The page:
Have you ever struggled to read something on your screen, and after adjusting the screen settings and your seating position, and wondering if you should buy a new screen, realized that your glasses were dirty? Of course, it has never happened to me – I've only ever heard of this happening to other people. I will only admit to loving lens wipes – those wonderful squares of alcohol-soaked paper that clean my glasses like magic!
When you drive, and the windscreen gets fogged, you switch on the demister, wipe the windscreen with your hand, and you'll even pull off to the side of the road and wait for it to clear. You know it's dangerous to drive if you can't see what's going on around you because you might not have enough time to react in a potentially unsafe situation.
In a committed relationship between two people, transparency is of the utmost importance. Such a relationship simply cannot thrive if each person lives in a bubble of secrecy and opacity. It might work OK initially, but it won't thrive – and eventually it won't survive.
Although it's normal and natural for a child to lie sometimes, we teach them the importance of being honest with their parents for the sake of their own safety and wellbeing.
On the other hand, parents who outright lie to their children send a message that their word can't be trusted. It has a negative impact on the child's developing view of the world – and it makes them feel insecure.
One of my friends who got divorced chose not to tell her children about the financial arrangements between her and her husband. The children felt insecure and, in an effort to find out what was happening, eavesdropped on a conversation between my friend and her own parents one afternoon.
Later that evening, the daughter called her dad in a panic. She wanted to know if it was true that she, her brother and her mother wouldn't have a place to live.
It wasn't true. The children couldn't hear everything while eavesdropping and they didn't know the meaning of certain things, or the context in which they were said.
It's not always wise or appropriate to tell a child everything. They might be too young to fully understand, and they might not yet have the necessary coping skills. That's when you need to be transparent and provide age-appropriate information, but not burden them with detail that they don't know how to process.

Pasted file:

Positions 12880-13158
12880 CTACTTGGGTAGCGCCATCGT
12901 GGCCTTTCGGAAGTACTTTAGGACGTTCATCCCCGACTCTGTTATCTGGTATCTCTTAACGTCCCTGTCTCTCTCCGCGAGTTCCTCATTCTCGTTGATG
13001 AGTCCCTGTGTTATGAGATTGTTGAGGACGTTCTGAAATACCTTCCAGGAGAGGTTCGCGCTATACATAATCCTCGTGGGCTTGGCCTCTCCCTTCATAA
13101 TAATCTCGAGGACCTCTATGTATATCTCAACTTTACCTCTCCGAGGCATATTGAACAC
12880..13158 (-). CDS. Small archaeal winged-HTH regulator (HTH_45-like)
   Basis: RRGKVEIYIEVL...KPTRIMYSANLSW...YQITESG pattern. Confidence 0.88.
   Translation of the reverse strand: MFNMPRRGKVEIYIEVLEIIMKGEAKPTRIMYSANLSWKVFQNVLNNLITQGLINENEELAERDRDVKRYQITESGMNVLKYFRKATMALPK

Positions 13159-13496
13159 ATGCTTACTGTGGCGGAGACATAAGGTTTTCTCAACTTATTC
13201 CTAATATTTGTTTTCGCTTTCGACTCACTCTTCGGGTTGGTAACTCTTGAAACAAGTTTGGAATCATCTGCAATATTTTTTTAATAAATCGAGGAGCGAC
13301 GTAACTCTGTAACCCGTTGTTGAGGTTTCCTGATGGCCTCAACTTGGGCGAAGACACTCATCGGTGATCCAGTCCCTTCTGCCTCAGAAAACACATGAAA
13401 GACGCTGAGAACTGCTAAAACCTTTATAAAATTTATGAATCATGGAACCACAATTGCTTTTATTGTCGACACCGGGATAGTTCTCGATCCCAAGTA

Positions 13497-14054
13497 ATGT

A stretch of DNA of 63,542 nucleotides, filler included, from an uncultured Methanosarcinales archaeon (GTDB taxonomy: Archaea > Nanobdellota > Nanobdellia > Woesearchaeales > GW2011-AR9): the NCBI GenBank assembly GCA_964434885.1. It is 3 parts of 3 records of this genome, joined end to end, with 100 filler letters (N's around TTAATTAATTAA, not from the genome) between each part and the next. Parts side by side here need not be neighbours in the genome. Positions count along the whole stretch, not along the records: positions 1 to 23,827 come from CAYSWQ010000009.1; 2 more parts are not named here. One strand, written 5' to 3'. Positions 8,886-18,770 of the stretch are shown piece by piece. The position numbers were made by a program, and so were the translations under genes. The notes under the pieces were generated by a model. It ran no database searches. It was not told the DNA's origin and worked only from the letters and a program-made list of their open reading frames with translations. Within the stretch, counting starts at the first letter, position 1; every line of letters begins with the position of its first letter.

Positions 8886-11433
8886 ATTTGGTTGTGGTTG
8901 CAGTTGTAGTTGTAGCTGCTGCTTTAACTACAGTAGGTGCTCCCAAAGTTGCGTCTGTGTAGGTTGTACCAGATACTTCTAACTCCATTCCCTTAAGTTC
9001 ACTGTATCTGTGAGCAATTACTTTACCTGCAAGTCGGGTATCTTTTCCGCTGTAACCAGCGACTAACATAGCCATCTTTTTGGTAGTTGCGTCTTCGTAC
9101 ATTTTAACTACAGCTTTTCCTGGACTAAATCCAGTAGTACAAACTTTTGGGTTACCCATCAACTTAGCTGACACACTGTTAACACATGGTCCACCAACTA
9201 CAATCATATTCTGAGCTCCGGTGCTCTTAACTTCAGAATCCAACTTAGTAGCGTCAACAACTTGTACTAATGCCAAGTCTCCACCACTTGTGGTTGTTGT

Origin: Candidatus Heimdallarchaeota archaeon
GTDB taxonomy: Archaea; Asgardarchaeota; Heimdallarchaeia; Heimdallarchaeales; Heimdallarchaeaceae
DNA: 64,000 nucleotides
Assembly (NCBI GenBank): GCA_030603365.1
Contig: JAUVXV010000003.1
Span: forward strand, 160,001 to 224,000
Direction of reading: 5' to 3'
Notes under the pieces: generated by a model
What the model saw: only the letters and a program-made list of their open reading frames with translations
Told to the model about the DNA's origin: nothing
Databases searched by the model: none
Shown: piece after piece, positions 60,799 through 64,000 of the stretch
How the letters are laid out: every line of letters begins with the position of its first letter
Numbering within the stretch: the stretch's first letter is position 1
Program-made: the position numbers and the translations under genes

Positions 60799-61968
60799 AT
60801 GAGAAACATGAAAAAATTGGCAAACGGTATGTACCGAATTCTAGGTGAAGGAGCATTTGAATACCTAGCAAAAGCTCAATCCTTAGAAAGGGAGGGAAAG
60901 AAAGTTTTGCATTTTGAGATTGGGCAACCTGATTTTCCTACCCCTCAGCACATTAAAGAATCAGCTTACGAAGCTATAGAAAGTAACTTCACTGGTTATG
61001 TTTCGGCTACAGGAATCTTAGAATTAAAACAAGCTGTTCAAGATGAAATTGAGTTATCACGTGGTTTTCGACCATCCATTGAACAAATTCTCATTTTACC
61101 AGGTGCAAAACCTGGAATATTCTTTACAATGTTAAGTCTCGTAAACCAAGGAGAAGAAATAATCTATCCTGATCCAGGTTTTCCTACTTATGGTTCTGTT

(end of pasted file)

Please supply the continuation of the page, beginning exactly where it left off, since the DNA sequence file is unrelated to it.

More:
"Transparency doesn't mean sharing every detail. Transparency means providing the context for the decisions we make."Simon Sinek, author
During that same divorce, I observed how the word transparency was weaponized in an attempt to hurt the father. The mom decided to share every detail of the father's perceived wrongdoing (from her point of view), and she actually used the words, "For the sake of transparency, I'm going to tell the children everything he did to protect them against finding out later."
She made it sound like she was doing it for the children and that she was just being "transparent." However, her motive had nothing to do with transparency, and everything to do with triangulation. (Explained simply, triangulation in psychology is the dynamic that happens when two people disagree – in this case, the mother and father – and a third person gets drawn into the disagreement – in this case, the children – in an effort to manipulate the situation.)
We see triangulation in the workplace, too. Two people have a disagreement, and instead of talking it out directly and honestly, one of them draws a third, uninvolved person into the situation, not to mediate or help, but to take the side of the one who involves them. The words honesty and transparency often surface in this toxic mixture. "For the sake of honesty... " or, "To be completely transparent... " It's an example of good words being made bad.